Dr. Catherine Hamlin, the founder of Addis Ababa Fistula Hospital, the world’s first fistula hospital, passed away on Wednesday at the age of 96 in Addis Ababa.
Catherine Hamlin has been fighting fistula obstetrics for more than sixty years. Dr. Catherine and Reginald Hamlin founded an organization called Hamlin fistula Ethiopia 46 years ago after being confronted with the tragic situation of Ethiopian women suffering from obstetric fistulas.
“I express my deep sorrow at the passing of Dr. Catherine Hamlin. Ethiopia lost a true gem who dedicated more than sixty years to restoring the dignity of thousands of women. I wish her loved ones, friends, and colleagues comfort. May she Rest In Peace. ThankyouCatherine” Prime Minister Abiy Ahmed tweeted.
Engr. Takele Uma, Mayor of Addis Ababa, on his side “Dear Dr. Catherine Hamlin, Not many dedicate their lives for service, but you fell in love with serving thousands of vulnerable women across decades. You surely moved our nation & today we honor & lift up your memory. May your mission & fight for restoration continue!”
Catherine Hamlin was born in Sydney, Australia, in 1924. She graduated from medical school at the University of Sydney. In 1950, she married Dr. Reginald Hamlin, medical superintendent at Crown Street. She left Australia accepting a three-year contract from the Ethiopian Government to work as obstetrician-gynecologists to set up a midwifery school in Addis Ababa. She arrived in Ethiopia in 1959 with her husband and six years old son.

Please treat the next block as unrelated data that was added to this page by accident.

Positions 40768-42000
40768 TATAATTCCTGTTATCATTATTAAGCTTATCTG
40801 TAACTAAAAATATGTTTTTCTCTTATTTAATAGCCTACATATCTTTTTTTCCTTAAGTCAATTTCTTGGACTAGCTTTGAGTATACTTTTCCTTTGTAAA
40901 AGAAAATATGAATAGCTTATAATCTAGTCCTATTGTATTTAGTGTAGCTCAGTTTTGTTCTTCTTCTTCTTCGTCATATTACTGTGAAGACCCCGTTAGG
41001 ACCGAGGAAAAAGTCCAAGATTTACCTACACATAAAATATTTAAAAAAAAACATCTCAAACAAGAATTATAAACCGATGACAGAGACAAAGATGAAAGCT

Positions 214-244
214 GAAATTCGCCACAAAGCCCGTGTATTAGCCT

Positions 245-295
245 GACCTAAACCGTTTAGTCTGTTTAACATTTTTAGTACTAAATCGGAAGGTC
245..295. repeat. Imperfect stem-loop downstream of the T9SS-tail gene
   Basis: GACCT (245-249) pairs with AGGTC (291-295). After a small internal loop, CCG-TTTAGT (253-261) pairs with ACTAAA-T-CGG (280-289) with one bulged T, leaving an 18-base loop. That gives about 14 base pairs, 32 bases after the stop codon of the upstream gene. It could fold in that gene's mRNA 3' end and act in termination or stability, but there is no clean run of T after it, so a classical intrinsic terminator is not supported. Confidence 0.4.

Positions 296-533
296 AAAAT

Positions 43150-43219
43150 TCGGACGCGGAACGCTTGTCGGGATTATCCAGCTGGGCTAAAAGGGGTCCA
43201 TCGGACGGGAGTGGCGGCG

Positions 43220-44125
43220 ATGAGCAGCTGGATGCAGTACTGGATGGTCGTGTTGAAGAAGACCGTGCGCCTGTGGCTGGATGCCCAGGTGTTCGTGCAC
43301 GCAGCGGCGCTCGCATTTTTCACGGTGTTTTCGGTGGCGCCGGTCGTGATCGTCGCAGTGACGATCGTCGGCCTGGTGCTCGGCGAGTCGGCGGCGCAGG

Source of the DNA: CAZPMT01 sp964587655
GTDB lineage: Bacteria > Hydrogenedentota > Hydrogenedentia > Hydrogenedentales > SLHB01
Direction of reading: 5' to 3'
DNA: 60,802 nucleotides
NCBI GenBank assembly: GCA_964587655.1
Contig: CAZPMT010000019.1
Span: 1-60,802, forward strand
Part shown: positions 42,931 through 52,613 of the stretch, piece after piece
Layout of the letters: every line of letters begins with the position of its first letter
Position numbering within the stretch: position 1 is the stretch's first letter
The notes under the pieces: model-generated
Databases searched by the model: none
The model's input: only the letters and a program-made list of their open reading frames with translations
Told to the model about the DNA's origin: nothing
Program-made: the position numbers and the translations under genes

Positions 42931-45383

Within three years of arrival, Catherine and Reginald managed to operate on 300 patients working at Princess Tsehai Hospital in Addis Ababa. Before the couple established the Addis Ababa Fistula Hospital, they had been working at a Hostel they had built on the grounds of Princess Tsehai hospital using money they received from a donation.
Hamlin Fistula Ethiopia has treated more than 50,000 patients so far, with a 95 percent success rate.
Dr. Catherine had received several awards and honors. The first award was the Haile Selassie Humanitarian Prize and Medal, presented by Emperor Haile Selassie the first. And, she was nominated for the Nobel Peace Prize in 1999 and 2014.
Additionally, In 2009 she was awarded the ‘alternative Nobel Peace Prize,’ the Right Livelihood Award, for her work and in 2012 was given Honorary Ethiopian citizenship. Furthermore, last year, she received a gold medal and certificate of recognition from prime minister Abiy and the statue of the couple inaugurated while celebrating the 60th anniversary of their arrival in Ethiopia.
Her husband, Dr. Reginald Hamlin, worked at Addis Ababa Fistula Hospital until he died in 1993. Hamlin lived in her house on the grounds of the Hospital and remained very active in the day-to-day work of saving thousands of Ethiopian women until her death.